First on our list of Ramayana destinations is Janakpur. A key phase took place at Janakpur, one of the many other Ramayana destinations. The ancient city of Mithila, as it was previously called, was home to Sita, where she lived till her marriage.

Legend has it that to get rid of a devastating drought, the King of Janak ploughed the land in Janakpur when he stumbled upon an earthen pot out of which Sita emerged. This also explains why the place is also known as Sitamarhi.

King Janak brought the child back to the palace at Mithila, where she grew up and was married to Ram.

The Ramayana explains Mithila as a ‘divya-bhumi’, a sacred land that pulled Ram to it.

Visiting Janakpur

A small town in Nepal, you are sure to come across compelling stories of Sita (or Janaki) infused in the landscapes, temples and the people of Janakpur.

Sita’s  swayamvar, the ceremony which saw participation of learned men from all big and small territories, took place at Rangbhoomi. It was in this ceremony that Shiva’s bow was broken into pieces by Ram.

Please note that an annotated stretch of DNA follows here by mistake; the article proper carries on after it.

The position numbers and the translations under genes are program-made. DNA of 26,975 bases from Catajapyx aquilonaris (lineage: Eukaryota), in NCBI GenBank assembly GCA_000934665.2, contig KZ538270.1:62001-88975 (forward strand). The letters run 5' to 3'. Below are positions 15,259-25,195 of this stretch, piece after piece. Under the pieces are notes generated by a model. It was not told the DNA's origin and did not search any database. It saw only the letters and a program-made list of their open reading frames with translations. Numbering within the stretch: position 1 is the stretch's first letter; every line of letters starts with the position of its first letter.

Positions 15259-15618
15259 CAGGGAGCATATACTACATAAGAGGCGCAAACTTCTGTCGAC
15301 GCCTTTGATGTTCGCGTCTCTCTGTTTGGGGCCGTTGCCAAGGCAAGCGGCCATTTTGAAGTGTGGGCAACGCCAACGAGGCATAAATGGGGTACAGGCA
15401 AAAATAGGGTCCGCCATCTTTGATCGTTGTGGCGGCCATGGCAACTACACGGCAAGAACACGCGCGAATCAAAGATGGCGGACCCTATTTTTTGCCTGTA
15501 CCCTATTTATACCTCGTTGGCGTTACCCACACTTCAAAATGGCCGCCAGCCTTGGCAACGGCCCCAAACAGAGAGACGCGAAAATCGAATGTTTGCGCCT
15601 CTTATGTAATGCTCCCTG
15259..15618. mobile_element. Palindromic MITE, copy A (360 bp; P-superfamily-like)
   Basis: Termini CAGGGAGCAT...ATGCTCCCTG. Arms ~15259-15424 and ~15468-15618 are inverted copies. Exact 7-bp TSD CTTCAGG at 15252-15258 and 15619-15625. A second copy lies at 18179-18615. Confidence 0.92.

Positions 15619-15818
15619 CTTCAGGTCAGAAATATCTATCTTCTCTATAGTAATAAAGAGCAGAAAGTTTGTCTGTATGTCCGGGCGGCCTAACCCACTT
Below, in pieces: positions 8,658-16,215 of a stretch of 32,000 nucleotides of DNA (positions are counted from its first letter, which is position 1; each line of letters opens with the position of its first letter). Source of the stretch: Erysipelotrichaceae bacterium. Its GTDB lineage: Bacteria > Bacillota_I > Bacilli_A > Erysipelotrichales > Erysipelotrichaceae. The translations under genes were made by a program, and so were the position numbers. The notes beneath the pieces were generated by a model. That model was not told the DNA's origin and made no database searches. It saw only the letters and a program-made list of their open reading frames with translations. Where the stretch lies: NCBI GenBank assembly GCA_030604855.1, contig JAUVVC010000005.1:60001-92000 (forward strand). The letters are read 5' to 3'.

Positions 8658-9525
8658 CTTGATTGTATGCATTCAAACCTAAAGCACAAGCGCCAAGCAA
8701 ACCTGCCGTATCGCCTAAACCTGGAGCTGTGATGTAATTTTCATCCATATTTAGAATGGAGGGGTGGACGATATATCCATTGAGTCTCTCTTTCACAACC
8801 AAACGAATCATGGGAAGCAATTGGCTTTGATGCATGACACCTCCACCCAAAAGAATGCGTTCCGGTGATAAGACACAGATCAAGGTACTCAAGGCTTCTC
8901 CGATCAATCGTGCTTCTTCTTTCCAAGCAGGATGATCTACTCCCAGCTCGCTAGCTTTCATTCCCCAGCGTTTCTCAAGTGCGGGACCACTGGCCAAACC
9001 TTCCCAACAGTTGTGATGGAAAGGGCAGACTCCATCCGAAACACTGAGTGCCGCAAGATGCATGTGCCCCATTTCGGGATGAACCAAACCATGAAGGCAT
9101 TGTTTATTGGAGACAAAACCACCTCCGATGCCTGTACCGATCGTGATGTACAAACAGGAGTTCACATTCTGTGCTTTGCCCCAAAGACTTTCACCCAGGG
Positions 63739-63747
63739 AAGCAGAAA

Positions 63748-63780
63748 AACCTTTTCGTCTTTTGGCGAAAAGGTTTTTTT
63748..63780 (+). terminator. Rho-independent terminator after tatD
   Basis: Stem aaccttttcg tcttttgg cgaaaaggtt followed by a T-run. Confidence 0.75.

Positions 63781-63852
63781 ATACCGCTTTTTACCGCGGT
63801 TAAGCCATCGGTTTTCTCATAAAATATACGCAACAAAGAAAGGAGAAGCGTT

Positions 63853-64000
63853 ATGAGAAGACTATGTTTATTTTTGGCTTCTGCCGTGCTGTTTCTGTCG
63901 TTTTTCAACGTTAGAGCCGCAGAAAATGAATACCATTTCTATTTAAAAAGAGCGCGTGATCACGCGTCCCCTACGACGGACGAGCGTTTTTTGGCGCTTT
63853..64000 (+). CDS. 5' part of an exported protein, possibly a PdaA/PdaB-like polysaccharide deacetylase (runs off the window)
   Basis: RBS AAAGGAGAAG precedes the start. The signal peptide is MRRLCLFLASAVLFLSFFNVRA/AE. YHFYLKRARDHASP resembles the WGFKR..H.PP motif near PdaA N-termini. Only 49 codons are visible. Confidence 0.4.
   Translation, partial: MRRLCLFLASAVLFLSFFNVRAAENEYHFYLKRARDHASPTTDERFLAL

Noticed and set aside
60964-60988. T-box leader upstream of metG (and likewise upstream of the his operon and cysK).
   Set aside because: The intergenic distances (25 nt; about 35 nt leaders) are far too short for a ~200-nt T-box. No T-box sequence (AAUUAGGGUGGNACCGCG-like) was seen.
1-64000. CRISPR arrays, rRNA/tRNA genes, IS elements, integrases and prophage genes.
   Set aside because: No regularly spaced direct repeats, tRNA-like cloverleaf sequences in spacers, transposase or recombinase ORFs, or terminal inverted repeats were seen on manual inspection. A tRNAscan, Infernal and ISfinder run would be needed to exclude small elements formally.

Dhanush Sagar is a tank on the area where a piece of the bow of Shiva, broken by Ram in an attempt to win Sita’s hand, had fallen. Another piece is believed to have fallen at some distance, now known by the name Ratan Sagar. And the third piece is believed to have fallen in Dhanusha, 15 km away from Janakpur.

Ramayana destinations
Dhanush Sagar in Nepal. Wikimedia

Visitors can also visit the Ram-Sita vivah mandapa, which has been made in Janakpur.

Multiple devotees flock Janakpur every year o pray and pay homage to Sita during Vivah Panchami, the day Ram and Sita are believed to have got married. The quaint little town also witnesses tourists on Ram Navami, the birthday of Lord Ram.

How To Reach Janakpur

Janakpur is one of the ancient sites mentioned in Ramayana, only a few km from the Indian border and can be reached by flight, train or via road.

Travelers can fly to Kathmandu and take a smaller airline to Janakpur. However, make sure you check flight availability beforehand as they only ply a few times in a week.

Otherwise, one can also visit Janakpur via buses.

  1. Chitrakoot

Mention in Ramayana

Next on our list of Ramayana destinations is Chitrakoot. It is one of the most intricately explained Ramayana destinations. Upon being banished from the royal palace, it was here that Lord Ram, accompanied by wife Sita and brother Lakshmana spent eleven of their 14 years of exile (vanvas).